Infrared temperature sensors

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used in induction heaters

Achema 2022

Infrared temperature sensors
Infrared temperature sensors
Infrared temperature sensors
Infrared temperature sensors

Non-contact infrared temperature sensors are being used on a range of medium and high frequency induction heaters in order to measure the temperature of metal components during heat treatment

Part of the Ambrell Group, Cheltenham Induction Heating Ltd specialises in the design and manufacture of high, medium and low frequency induction heating equipment, including all associated handling equipment and fixtures for use in industrial, scientific and medical applications.

Over the past 12 months, Cheltenham Induction Heating has selected the thermoMETER CTM1/M2 infrared temperature sensor for use across its range of induction heaters.

The induction heaters vary in size from 1kW versions up to large, floor-standing 500kW heaters, with larger custom engineered systems available if required. These heaters are used by a number of industry sector customers, in applications where heat energy needs to be provided to a metal component or other magnetic material. Applications include annealing, bonding, brazing, hardening, melting of metals, degassing and coating.

Roger Grange, Projects Engineer at Cheltenham Induction Heating Ltd comments: “Often, our customers need to employ very specific heating cycles for different components that require heat treatment. So you need an induction heater that comes with the necessary controls and temperature measurement systems to enable easy integration with the customer’s process control system.”

“Basically, our heaters attain a specific temperature by controlling the amount of power they provide to the component in a given time period. This is normally a very repeatable process if the component is identical each time. However, if a customer requires the heater to maintain a constant temperature or set point, when the temperature needs to be held at a set level and not above this, the optical pyrometers enable us to achieve this,” he adds.

In early 2009, one of Cheltenham’s aerospace customers recommended it look at Micro-Epsilon as a possible supplier of infrared temperature sensors for induction heaters.

“As a machine builder, price is often a very sensitive issue for the customer. We found that Micro-Epsilon’s thermoMETER sensors were half the cost of our previous non-contact temperature sensors. The thermoMETER sensors also provide us with technical advantages. The sensor head, for example, is more compact than our previous sensor, which enables us to mount them in confined spaces on our heaters. In addition, the separate controller can now be mounted well away from the sensor head and from the induction heating coil, using a 2 or 3m cable provided. This makes the installation safer and less prone to any interference or overheating,” explains Roger Grange.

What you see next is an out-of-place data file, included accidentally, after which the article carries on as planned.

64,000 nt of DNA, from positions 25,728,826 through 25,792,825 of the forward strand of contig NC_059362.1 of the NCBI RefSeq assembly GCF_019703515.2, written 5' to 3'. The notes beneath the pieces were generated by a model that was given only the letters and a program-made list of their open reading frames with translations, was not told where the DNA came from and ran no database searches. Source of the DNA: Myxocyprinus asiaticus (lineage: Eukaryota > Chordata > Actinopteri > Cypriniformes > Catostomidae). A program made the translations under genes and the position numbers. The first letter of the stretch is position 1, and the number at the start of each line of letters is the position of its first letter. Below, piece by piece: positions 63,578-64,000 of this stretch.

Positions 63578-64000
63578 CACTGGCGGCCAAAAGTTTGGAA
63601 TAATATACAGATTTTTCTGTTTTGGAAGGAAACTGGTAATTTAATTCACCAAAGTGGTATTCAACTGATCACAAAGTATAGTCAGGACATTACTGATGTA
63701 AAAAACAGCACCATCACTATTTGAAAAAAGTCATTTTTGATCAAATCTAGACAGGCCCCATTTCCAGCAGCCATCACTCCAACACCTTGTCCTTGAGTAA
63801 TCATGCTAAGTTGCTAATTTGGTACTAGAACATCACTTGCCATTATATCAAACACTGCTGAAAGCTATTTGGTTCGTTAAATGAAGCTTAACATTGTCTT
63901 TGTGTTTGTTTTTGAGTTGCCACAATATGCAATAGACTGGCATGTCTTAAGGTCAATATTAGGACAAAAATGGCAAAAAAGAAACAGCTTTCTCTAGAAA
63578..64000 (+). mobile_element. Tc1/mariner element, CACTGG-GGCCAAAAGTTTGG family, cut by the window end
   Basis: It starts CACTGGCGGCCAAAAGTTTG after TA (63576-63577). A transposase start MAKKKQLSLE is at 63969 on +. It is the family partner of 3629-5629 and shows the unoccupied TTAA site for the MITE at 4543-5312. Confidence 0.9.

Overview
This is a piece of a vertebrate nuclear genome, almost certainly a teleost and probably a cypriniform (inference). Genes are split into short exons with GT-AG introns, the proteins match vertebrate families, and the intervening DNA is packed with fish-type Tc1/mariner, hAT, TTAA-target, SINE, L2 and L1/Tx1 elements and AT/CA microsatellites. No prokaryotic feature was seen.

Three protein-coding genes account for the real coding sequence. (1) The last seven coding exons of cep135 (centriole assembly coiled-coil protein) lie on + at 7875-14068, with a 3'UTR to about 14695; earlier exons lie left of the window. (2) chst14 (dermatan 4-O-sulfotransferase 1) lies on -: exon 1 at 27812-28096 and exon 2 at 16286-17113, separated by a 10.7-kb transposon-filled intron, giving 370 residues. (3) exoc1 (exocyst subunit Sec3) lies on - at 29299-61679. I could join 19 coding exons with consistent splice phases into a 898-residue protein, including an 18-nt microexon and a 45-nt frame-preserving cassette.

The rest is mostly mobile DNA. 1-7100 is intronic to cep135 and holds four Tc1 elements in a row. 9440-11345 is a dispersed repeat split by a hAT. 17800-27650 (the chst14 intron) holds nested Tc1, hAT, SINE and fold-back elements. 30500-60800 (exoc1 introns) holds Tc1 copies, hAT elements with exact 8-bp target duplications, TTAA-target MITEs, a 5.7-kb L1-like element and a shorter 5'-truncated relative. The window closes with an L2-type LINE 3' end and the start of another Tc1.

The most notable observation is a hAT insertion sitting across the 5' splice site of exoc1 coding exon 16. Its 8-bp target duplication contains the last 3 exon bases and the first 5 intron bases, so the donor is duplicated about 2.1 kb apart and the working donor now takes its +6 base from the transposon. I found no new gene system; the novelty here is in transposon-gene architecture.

“We’ve also found that the Micro-Epsilon sensors are easily interchangeable with other sensor types. For example, we can very easily switch the output mode between 0-10V or simulate a K or J type thermocouple. It’s all very flexible and adaptable. The sensor is also capable of measuring temperatures from 250°C up to 1,600°C, which happens to cover most of our induction heater range.”

Mr. Grange continues: “The technical support, advice and guidance provided by Micro-Epsilon’s engineers has been excellent. When we first started working with Micro-Epsilon, the company very kindly loaned us an infrared temperature sensor for a two-week period so that we could test its suitability for integration with our heaters.”

Typically, the infrared temperature sensors are mounted next to the copper coil tubing, adjacent to the component that requires heating. The sensor is normally positioned at a distance of between 140mm and 300mm from the component, as long as the spot size remains small enough, otherwise your temperature measurement accuracy will suffer.”

The thermoMETER CTM1/2 sensors measure process temperatures from 250°C up to 1,600°C and so are ideal for use with metals, metal oxides, ceramics and composites. The sensors benefit from double precision laser sighting and a 40:1 or 75:1 optical resolution. Sensor response times are from 1ms. The sensor weighs just 40g and the controller 420g.

The sensor can be used in ambient temperatures of up to 100°C without any cooling required and has an automatic laser switch off at 50 deg C. The sensor measures at very short wavelengths (1.0-1.6 micrometers), minimizing temperature measurement errors on surfaces with either low or unknown emissivity.

A range of accessories and optional extras are available for the CTM1/M2 range, which protect the sensor in harsh operating environments. These include air purging accessories, K or J type thermocouples outputs and a range of integrated digital communications interfaces, including Profibus DP, CAN open, USB, RS232, RS485 and Ethernet.

Edited by: Constanze Schmitz

Posted on August 31, 2010 - (225 views)
Micro-Epsilon Messtechnik GmbH & Co.KG
Königbacher Straße 15
94496 Ortenburg - Germany
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